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HomeHomeDiscussionsDiscussionsHPGHPGWill the Kit Bag take a holster?Will the Kit Bag take a holster?
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6/20/2014 11:12 AM
 

I thought it was time to update this thread. Original thread: http://hillpeoplegear.com/Forum/tabid...

I get asked approximately once a week about a secondary holster in the holster pocket of the kit bags. In most cases it is just a lack of understanding of how the kit bag works, but in others they read or saw where someone on the internet said you have to have one. When I look at the reference in a lot of cases it is someone who hasn’t used the bag or has only just gotten it.   Every kit bag has a strip of Velcro down the back of the holster pocket as well as a loop at the bottom. I should say every current one, as both features were added after the first couple or runs. The loop at the bottom is so you can tie in something like a Vanguard for a striker fired gun. I have tried to get a glock and m&p to fire through the kit bag, and haven't been able to make it happen, but the extra bit of safety is a good thing. Adding the loop after the Vanguard became available was a no brainer for the striker fired guns. Just make sure it is tied up close.  The Velcro was added because we got tired of hearing it was needed so a holster could be added to secure the gun. Again, mostly by folks who had never used one. The bag is designed to drape around your chest, which is what secures the pistol. The curvature of your chest and the bag itself hold it in place. You don’t really understand this until you try one on, but it works great. The drape is also why most folks are better off with the full size bags over the Snubbys, as the Snubby doesn't drape around the torso, but instead sits on top of the chest making it less comfortable. Finally, the way the pistol sits on the bottom of the bag is by design to keep the weight low down so you get a good hang, whereas if you position the firearm higher you can get some top heavy issues. Most folks who give it a shot give us the feedback that they agree that a secondary holster is not needed because the handgun is secured the way it is designed. We have also heard from more than one guy that after a bit of practice they are getting good times on a shot timer, including from one agencies instructors informal testing.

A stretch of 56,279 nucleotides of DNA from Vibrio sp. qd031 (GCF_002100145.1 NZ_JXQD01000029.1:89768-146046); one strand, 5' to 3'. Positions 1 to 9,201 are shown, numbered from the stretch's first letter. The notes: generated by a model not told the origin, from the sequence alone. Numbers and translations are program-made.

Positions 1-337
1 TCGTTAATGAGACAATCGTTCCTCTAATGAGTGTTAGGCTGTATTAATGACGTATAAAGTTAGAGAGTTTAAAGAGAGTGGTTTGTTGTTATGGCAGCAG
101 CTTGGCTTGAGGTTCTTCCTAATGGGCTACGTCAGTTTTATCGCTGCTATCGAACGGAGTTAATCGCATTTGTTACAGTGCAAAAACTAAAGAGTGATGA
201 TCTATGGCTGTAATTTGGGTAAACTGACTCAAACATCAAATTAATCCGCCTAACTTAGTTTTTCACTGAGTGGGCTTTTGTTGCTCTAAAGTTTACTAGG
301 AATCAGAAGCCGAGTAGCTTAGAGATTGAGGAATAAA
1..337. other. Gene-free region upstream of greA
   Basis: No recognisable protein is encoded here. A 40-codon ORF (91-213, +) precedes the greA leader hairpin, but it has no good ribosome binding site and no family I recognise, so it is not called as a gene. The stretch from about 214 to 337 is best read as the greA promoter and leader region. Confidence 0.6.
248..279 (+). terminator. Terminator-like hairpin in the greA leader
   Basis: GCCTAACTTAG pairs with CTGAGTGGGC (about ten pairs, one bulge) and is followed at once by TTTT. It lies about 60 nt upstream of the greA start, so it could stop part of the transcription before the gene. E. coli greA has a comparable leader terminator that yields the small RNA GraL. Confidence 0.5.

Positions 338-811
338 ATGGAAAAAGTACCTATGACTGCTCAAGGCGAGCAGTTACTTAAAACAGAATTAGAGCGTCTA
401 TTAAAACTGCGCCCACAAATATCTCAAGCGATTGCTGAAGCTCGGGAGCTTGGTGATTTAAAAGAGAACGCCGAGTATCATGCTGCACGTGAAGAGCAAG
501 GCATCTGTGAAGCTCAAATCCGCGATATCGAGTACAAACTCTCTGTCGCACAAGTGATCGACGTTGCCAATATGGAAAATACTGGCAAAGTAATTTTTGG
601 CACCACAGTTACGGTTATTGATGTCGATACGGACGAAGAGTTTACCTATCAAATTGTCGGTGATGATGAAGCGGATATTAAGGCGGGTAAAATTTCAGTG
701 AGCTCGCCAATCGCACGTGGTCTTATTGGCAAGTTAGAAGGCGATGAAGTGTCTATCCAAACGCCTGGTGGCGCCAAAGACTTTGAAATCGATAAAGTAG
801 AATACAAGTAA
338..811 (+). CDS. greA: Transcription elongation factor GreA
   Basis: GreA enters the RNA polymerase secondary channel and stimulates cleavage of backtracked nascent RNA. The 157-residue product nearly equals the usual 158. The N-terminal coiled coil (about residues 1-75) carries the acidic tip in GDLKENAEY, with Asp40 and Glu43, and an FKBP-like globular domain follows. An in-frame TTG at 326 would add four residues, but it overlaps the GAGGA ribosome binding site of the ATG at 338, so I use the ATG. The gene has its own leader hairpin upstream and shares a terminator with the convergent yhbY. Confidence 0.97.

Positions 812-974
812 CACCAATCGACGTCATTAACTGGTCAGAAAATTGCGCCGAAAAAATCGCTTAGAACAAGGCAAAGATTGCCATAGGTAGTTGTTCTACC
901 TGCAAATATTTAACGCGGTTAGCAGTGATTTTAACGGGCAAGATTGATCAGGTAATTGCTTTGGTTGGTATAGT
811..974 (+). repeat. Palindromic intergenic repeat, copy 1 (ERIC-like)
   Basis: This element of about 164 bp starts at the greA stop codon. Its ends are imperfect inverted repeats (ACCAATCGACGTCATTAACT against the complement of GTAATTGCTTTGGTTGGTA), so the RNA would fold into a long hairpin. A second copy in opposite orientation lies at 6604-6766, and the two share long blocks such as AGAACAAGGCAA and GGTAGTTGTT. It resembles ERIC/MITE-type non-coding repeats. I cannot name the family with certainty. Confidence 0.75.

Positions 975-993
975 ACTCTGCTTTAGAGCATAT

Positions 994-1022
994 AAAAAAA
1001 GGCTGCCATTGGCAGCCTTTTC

We sometimes get asked why not full Velcro so I can add magazines, a flashlight, or whatever. What we found in testing was that the Velcro added heat to your chest area. The center strip is hotter than no Velcro and the full back Velcro is even hotter. That is why we went with just the center. The other reason is that we look at the back pocket as the holster and we don’t recommend putting stuff in the holster with a gun.
Historically, we felt that a holster might be the way to go, and found that an interior holster was slower on the draw using a shot timer, and could also cause binding. It also didn’t make the gun any more secure.  We neither use nor recommend a secondary fabric or strap holster like the ITS.
Sometime last year Bruce from Contact Concealment reached out to us, and talked with Evan, he thought that he had an idea for a kydex holster that would add to the kit bag for his uses and he wanted permission to run with it. That pretty much tells us what we need to know about his character as it was a class act. Fast forward to last week, when I was in the market for some new magazine pouches, I have been hearing lots of good stuff about Contact Concealment and decided to give them a shot as they had what I was looking for. Bruce commented offhand that he loved our Snubby’s and he and his wife used them every day. One thing led to another and I was watching the video that Bruce had put up on Youtube. We have been sent several pictures of inserts that guys have made out of kydex and other materials of the years, but none really sparked my interest no matter how nice the work, and most were, for one of two reasons. First they didn’t really do anything that the Vanguard did at the cost of bulk and weight, and/or they moved the pistol up off the bottom of the pack creating the top heavy issue that I spoke off. Bruce’s video and insert make it clear that he not only understands the design of how the kit bags work, but was adding to it for his uses. He also found a way to do it without adding bulk and weight.